The Belle Époque era brought some architectural jewels to San Sebastian such as the Town Hall, the Victoria Eugenia Theatre and the Good Shepherd Cathedral. And the beach of La Concha, admired greatly by the queen, is still considered to be Europe’s most beautiful city beach. However, San Sebastian’s pedestrian-only old town, with its pretty cobblestone streets, is perched behind Mount Urgull, remains one of the city’s main attractions.

San Fermin Festival (Running of the Bulls)

The city of San Fermin’s claim to fame is that it appears in Ernest Hemingway’s book “The Sun Also Rises”. The writer fell in love with the city and especially its fiesta Running of the Bulls, which is celebrated every year from the 6th to the 14th of July in the city of Pamplona and probably one of the biggest in the world.

During the festival, over one million people visit Pamplona, all of them donning a white t-shirt and a red handkerchief. A group of brave (or perhaps dumb and/or drunk) men run in front of a herd of bulls through the streets of the old town for around 800m before finally arriving at the bullring. This adrenalin-packed activity has become a bit of an icon of Pamplona.

San Juan de Gaztelugatxe

The little island of San Juan de Gaztelugatxe is one of the most beautiful corners of the Basque Country. Situated in the Bay of Biscay, it is connected to the peninsula by a man-made stone bridge. At the very top of the island stands a small hermitage dedicated to St. John the Baptist. You’ll need a lot of puff to get there as you follow a zig-zaging path that comprises more than 240 steps – but it’s worth it.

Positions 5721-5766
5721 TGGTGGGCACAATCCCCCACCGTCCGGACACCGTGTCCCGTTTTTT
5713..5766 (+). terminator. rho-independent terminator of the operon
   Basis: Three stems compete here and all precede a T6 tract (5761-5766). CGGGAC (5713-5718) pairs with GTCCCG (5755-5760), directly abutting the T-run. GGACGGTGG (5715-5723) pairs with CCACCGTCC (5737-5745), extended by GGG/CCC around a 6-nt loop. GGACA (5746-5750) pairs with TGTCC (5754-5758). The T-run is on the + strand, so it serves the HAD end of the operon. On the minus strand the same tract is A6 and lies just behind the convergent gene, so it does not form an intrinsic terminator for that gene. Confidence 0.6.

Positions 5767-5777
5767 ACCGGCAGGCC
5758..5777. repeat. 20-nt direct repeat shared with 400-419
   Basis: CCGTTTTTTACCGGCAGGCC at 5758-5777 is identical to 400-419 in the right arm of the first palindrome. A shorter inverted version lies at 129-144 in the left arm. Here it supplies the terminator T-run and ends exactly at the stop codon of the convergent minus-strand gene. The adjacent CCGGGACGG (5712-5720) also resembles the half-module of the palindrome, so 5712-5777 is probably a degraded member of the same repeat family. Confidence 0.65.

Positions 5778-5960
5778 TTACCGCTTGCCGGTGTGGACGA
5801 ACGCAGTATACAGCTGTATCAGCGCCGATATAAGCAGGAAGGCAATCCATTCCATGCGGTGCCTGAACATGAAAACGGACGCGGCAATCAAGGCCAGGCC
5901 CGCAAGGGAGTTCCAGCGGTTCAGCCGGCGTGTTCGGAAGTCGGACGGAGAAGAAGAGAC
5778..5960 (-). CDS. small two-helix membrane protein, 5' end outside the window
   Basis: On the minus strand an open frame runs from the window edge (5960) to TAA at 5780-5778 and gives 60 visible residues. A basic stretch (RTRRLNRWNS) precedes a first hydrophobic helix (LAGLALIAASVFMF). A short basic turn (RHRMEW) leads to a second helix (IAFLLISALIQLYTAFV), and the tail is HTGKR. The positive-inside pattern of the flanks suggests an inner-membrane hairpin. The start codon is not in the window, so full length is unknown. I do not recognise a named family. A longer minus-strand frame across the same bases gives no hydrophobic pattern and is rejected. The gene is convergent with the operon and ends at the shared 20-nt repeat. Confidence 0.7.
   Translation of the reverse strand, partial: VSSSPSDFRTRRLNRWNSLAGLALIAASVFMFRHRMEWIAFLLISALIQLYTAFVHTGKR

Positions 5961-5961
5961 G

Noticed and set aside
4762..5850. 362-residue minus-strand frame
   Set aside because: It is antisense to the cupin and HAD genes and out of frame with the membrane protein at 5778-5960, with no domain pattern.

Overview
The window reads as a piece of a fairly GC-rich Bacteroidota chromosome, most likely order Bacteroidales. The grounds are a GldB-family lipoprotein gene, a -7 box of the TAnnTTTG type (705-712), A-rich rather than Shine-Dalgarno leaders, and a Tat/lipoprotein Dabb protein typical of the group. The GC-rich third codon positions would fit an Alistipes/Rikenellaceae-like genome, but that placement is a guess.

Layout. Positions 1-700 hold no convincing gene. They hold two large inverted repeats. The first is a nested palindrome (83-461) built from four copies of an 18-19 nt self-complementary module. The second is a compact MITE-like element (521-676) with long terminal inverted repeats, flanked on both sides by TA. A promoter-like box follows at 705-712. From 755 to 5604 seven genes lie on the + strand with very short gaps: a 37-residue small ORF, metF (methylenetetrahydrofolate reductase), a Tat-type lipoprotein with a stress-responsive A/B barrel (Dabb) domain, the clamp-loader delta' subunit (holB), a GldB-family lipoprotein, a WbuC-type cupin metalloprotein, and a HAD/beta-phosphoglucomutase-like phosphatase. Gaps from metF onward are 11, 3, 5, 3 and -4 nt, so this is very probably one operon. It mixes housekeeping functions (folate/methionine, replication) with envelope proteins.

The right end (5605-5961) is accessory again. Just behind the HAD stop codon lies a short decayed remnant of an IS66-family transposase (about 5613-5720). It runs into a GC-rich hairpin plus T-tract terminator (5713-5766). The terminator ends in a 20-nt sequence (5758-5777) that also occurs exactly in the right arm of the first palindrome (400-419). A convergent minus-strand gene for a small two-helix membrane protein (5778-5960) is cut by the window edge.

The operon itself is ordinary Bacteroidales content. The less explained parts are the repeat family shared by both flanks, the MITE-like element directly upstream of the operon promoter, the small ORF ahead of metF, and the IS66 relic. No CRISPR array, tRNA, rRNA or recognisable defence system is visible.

Apart from its astonishing beauty, San Juan de Gaztelugatxe also has an intriguing history. Throughout the centuries, it has served as a convent, worked as a defensive outpost, been sacked on multiple occasions (once by Sir Francis Drake) and was even used to jail those accused of witchcraft during the Spanish Inquisition.

Basque Beaches

With over 150 km of coast, there are plenty of sandy beaches in the Basque Country. Apart from San Sebastian and its Concha Beach, Biarritz is probably the most well known beach destination in the region. This small town in the French Basque Country has a unique atmosphere where chic mansions from bygone eras combine with a strong local surf culture.

Another not-to-miss beach town on the French side is Saint-Jean-de-Luz which has a quiet sandy bay perfect for families with children.

On the Spanish side be sure to check out the towns of Lekeitio, Getaria and Zarautz.


Unfortunately, the town of Guernica is famous due to the tragic bombing it received in 1937. The town was burned to the ground by an attack from German and Italian forces who were allied with Francisco Franco during the Spanish Civil War (1936 – 1939).

Today, Guernica has become a symbol of peace and stands as a reminder of the horrors of war. More information about the town’s history can be found at the Peace Museum. The local tourism office also offers tours that take visitors into the bunkers and sheds light on what it must have been like to experience what the residents endured on that Monday in 1937.